The Soft Life: A deeper exploration of the phenomenon

Lebohang Masango’s book that looks at finer things in life and how a group of women are attaining it. l SUPPLIED

Lebohang Masango’s book that looks at finer things in life and how a group of women are attaining it. l SUPPLIED

Published Nov 3, 2022


Johannesburg - They fill up our social media timelines with what is known as “content”. These are users who are known as influencers, who upload images and videos portraying a lifestyle of opulence.

Influencers are people who have built a reputation for their knowledge and expertise on a specific topic. The soft life, a phenomenon we’ve come to know as one formed and based on lavish holidays, designer bags, dinners, luxury vehicles and more, is enviable and wanted by many.

Musician Nomfundo Moh’s lyrics from her hit single “Soft Life” come to mind when thinking about the concept.

Her lyrics go: “Qo, nqo, nqo, nqo, nqo, sivulele Ningas'valeli ngaphandle Nathi s'fun' ukphil' i-soft life, soft life”. Simply translated, they go: “Knock, knock, knock, open up for us, we also want to live this soft life and be part of it…” and they have resonated with many from all parts of the country.

Also described in the urban dictionary; the soft life is a life of ease without requiring hard work, sacrifice, and unpleasantness. It is important to understand that this social movement is less about wealth and more about fair access to a standardised good quality of living.

However, no one has propelled us to think a little more differently about the “soft life” like Lebohang Masango has with her new book, “The Soft Life”. For once, this is not a book about “transactional sex” or HIV. There is no moral panic over women having standards in their romantic lives or easy clichés of desperation in the face of unrelenting African poverty.

In this book, Lebohang Masango explores how women in South Africa give meaning to aspiration, romance and love in their pursuit of the soft life – a life free of hardship. She reminds us that whether we love it or hate it, soft life will not be a passing trend, even if it carries different names in the future.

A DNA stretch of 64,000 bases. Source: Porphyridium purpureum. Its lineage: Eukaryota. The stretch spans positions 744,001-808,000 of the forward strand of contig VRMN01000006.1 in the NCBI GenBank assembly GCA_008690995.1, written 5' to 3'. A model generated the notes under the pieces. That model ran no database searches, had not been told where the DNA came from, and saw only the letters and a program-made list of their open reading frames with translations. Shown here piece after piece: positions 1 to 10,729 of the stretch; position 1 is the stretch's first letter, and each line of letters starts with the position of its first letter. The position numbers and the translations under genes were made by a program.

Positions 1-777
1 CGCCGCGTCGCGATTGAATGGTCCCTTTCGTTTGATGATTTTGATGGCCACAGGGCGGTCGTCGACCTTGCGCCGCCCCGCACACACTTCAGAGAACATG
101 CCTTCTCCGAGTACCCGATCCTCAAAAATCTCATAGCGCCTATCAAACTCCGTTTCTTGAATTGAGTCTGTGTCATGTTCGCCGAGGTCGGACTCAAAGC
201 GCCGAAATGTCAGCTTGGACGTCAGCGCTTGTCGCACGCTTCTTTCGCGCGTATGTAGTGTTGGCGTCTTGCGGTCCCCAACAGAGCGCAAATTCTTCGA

Based on research conducted for her master's degree, the book explores the lives of five women – Lihle, Jolie, Camille, Nomonde and Bongi, who are from very different walks of life.

They openly share their stories, providing an insider’s perspective on the life seen on Instagram, YouTube, TikTok and Pinterest; the lavish holidays, the designer bags, the dinners and champagne and the luxury vehicles that make the soft life so irresistible.

Lihle is a 31-year-old from Alexandra, Johannesburg, who loves to eat well, drink well, travel and enjoy new experiences. Jolie is a 29-year-old actuary; Nomonde is a 33-year-old who moved from Johannesburg to Cape Town; Bongi is a 27-year-old from Johannesburg, with a bachelor of business administration degree, who has established an online handbag store; and, Camilla is a 28-year-old junior publicist with a side hustle as a nail technician.

They all share how their dating experiences led them to insist on the soft life. Feminist thinker, author and anthropologist Lebohang Masango explores the many dimensions of this phenomenon, juxtaposing the realities of black people in black areas in this country, with the lives that make the women be what they are. She grounds her often unexpected insights in South African pop culture and prominent women who have made this lifestyle the staple of gossip blogs.

From the outset, Masango makes it clear what it is she wants to do with the book and her exploration of the soft life – which is not to shun those who insist on living it. She handles and tackles the phenomenon of the soft life and the women who live it with sensitivity and a clear tone that shows a different perspective on it.

Masango is a multi-award-winning children's book author, published and awarded poet and is a PhD candidate in social anthropology at the University of the Witwatersrand. She is an inaugural Zanele Mbeki Fellow in feminist leadership and is passionate about young people and women. She lives in Johannesburg.

Follow her on Twitter or Instagram and visit her website. The Soft Life is published by NB Publishers and is available at all major bookstores.

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